Rep. Mary Dye: Wild Horse Inmate Program could offer hope for Washington inmates
My first love of horses came at the age of 13 when we bought “Peanuts,” a quarter horse bay for $250 and he became my long-lasting friend.
I learned how magnificent these animals are. It takes time to gain their trust before they let you into their lives. Peanuts could sense my emotions. If I was having a difficult day, he knew and was careful around me. I learned something every day from this beautiful animal. Most importantly, he taught me to be calm in spirit. It was difficult to lose this friend when he died in 1993. Through Peanuts, I gained an appreciation of horses. Today, we have eight on our farm.
Last year, I learned of a unique program involving wild horses and inmates in Arizona. The Arizona Department of Corrections' Wild Horse Inmate Program (WHIP) lets prison inmates work with wild horses and tame them for adoption. I was intrigued by the concept and decided to see for myself how it works. Last fall, I toured the Florence, Arizona prison and met with the program supervisor, Randy Helm, — a cowboy, a certified horse trainer and a former police officer.
From bare land, Randy was able to create a training facility with a holding center, where more than 900 wild horses and 85 burros are cared for. He began training inmates on how to “gentle” a horse. Up to 72 wild horses are gentled at any one time. The inmates learn about the care and treatment of animals, while building self-confidence. They learn the value of patience, warmth and respect for all living things. Just as important, they learn employable skills that can be used upon release.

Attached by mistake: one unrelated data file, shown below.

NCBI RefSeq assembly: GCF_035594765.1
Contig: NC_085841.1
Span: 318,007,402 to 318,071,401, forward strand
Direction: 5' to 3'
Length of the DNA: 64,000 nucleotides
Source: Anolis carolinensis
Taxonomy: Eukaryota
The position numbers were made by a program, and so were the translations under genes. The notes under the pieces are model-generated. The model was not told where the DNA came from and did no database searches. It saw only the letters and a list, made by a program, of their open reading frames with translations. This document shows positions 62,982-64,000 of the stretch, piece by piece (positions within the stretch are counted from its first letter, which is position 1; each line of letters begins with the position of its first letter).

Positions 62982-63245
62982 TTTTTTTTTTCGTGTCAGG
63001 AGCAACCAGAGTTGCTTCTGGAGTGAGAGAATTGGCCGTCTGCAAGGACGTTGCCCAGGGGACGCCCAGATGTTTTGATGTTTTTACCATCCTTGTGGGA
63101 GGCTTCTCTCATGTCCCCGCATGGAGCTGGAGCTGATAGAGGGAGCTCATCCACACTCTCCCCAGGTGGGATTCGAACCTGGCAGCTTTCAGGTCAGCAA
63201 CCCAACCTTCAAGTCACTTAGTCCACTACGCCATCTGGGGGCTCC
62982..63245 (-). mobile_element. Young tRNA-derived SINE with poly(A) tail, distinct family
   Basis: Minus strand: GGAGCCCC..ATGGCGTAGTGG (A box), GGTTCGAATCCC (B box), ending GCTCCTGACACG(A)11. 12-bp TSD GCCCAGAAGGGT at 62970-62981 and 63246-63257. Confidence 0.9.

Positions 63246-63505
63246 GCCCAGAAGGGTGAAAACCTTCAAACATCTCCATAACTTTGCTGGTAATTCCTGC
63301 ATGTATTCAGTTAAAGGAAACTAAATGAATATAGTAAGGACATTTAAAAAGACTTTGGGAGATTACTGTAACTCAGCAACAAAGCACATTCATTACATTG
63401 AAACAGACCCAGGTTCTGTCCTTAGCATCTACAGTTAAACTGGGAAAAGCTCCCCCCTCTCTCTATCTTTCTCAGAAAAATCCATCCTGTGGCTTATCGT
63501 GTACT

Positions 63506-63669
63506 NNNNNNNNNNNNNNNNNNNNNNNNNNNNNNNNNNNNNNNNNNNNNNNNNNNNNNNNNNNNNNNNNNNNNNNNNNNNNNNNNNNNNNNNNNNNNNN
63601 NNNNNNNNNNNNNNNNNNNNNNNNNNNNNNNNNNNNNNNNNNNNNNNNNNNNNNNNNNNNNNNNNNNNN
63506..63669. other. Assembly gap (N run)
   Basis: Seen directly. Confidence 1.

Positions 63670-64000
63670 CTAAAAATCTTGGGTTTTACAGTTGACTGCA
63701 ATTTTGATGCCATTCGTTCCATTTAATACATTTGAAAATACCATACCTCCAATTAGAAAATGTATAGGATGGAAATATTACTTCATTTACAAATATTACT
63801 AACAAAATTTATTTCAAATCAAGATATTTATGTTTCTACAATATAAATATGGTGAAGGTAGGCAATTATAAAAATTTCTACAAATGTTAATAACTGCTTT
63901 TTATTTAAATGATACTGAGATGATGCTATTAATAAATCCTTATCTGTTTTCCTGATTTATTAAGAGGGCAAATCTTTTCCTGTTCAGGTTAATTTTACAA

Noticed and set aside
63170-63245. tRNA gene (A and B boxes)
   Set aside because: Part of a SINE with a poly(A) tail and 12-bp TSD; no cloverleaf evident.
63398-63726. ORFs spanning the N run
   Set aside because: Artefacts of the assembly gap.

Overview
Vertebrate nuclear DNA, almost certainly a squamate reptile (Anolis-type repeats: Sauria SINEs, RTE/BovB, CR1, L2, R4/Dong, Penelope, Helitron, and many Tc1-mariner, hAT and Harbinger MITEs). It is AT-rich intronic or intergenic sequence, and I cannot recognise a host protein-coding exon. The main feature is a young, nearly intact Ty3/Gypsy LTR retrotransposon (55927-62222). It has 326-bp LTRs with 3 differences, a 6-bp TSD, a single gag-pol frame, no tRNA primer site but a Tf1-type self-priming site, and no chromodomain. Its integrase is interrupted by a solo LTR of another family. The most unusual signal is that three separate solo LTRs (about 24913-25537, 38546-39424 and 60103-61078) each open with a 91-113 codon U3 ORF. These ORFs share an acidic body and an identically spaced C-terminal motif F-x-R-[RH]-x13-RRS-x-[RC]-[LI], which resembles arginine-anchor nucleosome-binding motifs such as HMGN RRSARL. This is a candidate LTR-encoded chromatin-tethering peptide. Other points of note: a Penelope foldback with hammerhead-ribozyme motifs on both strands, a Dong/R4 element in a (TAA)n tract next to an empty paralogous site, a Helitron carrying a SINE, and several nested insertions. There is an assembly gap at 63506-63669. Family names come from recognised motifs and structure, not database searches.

While building this program, Randy also discovered that while the animals transition from wild to willing, the inmate in a very natural way learns anger control, delayed gratification and the importance of process that helps that person be successful and develop an entirely different worldview. He reminded me what I knew from my experience with Peanuts. Horses are healing, therapeutic, and they touch you spiritually deep within your soul.
Of the inmates who have participated in the program, only four (about 15 percent) have returned to prison, compared with the state's 40 percent recidivism rate. They have become better husbands, better fathers, and as they have gentled the horses, so have they become gentle.
Such an impressive program! Why can't we do the same in Washington state? Upon return, I reached out to the Coyote Ridge Correctional Center in Connell. The center already works with Walla Walla Community College (WWCC) in several vocational programs.
Since 1974, WWCC has offered a program to train students how to become farriers who specialize in taking care of horse hooves, including shoeing the horses. However, the program was discontinued last June because of low enrollment. I also spoke with college officials about combining their program with inmates at Coyote Ridge. Both these entities are interested in becoming involved in a Wild Horse Inmate Program here in Washington state.
Creation of such a program must be carried out thoughtfully. There are still many questions that must be addressed. That's why I introduced House Bill 2579. The measure would have the Washington Department of Corrections conduct a feasibility study and develop an implementation plan for a wild horse training, holding and farrier program at Coyote Ridge Corrections Center. The report would be completed and submitted to the Legislature by Nov. 1, 2020.
The bill passed the House and Senate unanimously, and is now on its way to the governor for his signature.
Arizona has shown that this program can have amazing results. As I learned from my own Peanuts, horses can have a lasting impact on people. Let's bring this program to Washington and give inmates a chance to improve their self-image, confidence and patience, empathy, employable skills, and finally, hope as they connect with these amazing animals.
Editor's note: Rep. Mary Dye represents Washington's 9th Legislative District. She and her husband, Roger, operate a 3,000-acre wheat farm near Pomeroy and care for eight horses.